After testing the Alphelia on the slopes in the midst of an Austria winter season, I’d say it’s worth its steep price tag – but only if you’re after something a bit special. Beginners and once-a-year skiers can pick something simpler and cheaper, but if you’re a ski pro or just love to be out in the mountains all day, this jacket will be your winter bestie for inbound runs and backcountry escapades.
Beginners don’t need all the bells and whistles
Sizes are on the small side
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Helly Hansen Alphelia Lifaloft: first impressions
First let’s address the glaringly obvious: the Helly Hansen Alphelia Lifaloft jacket (available direct from Helly Hansen) comes with a pretty hefty price tag. For this outlay, you could buy two decent ski jackets, or five beginner-friendly basic winter jackets. So should you splurge it all on just one? I put the Alphelia through its paces to answer that very question and find out whether it really is one of the best women’s ski jackets out there.
• List price: $500 (US– although you can easily find it with massive discounts) / £480 (UK - ditto)
• Waterproof: Yes
• Sizes: XS–XXL
• Colors: Cream / Purple / Multi / Light Blue / White / Black / Navy
• Weight: 910g / 2lb
• Insulation: Primaloft
• Ski safety features: RECCO detector
• Compatibility: Designed for seasoned skiers, athletes and professionals
If you spend all day, every day out in the elements working as guide, a seasonnaire or a snow sports athlete, or if you’re just a seasoned skier who wants to invest in a great bit of kit, you’ll need something more heavyweight than your average ski jacket before you head to the mountains.
Enter Helly Hansen’s Alphelia, which is ready for whatever winter weather you chuck at it. This design is impressively waterproof and warm but still highly breathable, and lightweight enough that you can wear it all day. On test we found the Alphelia pleasingly comfortable thanks to a great cut and articulated sleeves; we reckon you’ll barely notice you’re wearing it. All the usual features we look for are present and correct in this smart piece of kit (see How to choose a ski jacket) – there’s even a clever pocket that keeps your phone warm to preserve its battery.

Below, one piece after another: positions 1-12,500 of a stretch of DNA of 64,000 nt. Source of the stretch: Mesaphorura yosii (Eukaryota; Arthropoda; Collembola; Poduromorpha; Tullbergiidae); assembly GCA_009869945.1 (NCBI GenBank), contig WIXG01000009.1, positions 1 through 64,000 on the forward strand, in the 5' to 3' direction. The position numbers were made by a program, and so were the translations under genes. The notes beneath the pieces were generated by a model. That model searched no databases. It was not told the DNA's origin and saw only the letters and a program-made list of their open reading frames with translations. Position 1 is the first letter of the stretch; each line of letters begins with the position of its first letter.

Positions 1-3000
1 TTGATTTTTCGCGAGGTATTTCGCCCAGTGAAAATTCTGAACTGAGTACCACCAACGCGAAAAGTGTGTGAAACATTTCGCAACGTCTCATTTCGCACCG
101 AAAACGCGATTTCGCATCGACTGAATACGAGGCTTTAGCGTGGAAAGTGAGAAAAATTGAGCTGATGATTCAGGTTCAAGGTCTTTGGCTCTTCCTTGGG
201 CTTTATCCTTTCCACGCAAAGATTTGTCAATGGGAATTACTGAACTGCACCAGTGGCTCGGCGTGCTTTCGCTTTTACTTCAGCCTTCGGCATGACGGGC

Helly Hansen Alphelia Lifaloft: on the hills
The Alphelia does really deliver a great level of performance – it is reliably wind and waterproof, and on test on the Austrian pistes I found that snow didn’t stand a chance against its DWR-treated shell.
It’s also insulated enough to keep you cozy in sub-zero temperatures, but is still impressively breathable when you start working up a sweat by hitting up jumps or tackling challenging off-piste (see also: Shell vs insulated ski jacket: which should you choose?).
And this jacket sports all the extras a good ski jacket should, including a detachable, helmet-compatible hood, a rucksack-compatible fit and well-placed pockets. It also has a built-in RECCO reflector (a small, electronic transponder that helps make you more findable in case of avalanche or accident). And did we mention that phone-battery-preserving pocket?
One final point, though: it sizes a little small, so I would recommend trying a size larger than your usual fit, to make sure you can wear a mid layer under the Alphelia on really cold days.
An award-winning travel and outdoors journalist, presenter and blogger, Sian regularly writes for The Independent, Evening Standard, BBC Countryfile, Coast, Outdoor Enthusiast and Sunday Times Travel. Life as a hiking, camping, wild-swimming adventure-writer has taken her around the world, exploring Bolivian jungles, kayaking in Greenland, diving with turtles in Australia, climbing mountains in Africa and, in Thailand, learning the hard way that peeing on a jellyfish sting doesn’t help. Her blog, thegirloutdoors.co.uk, champions accessible adventures.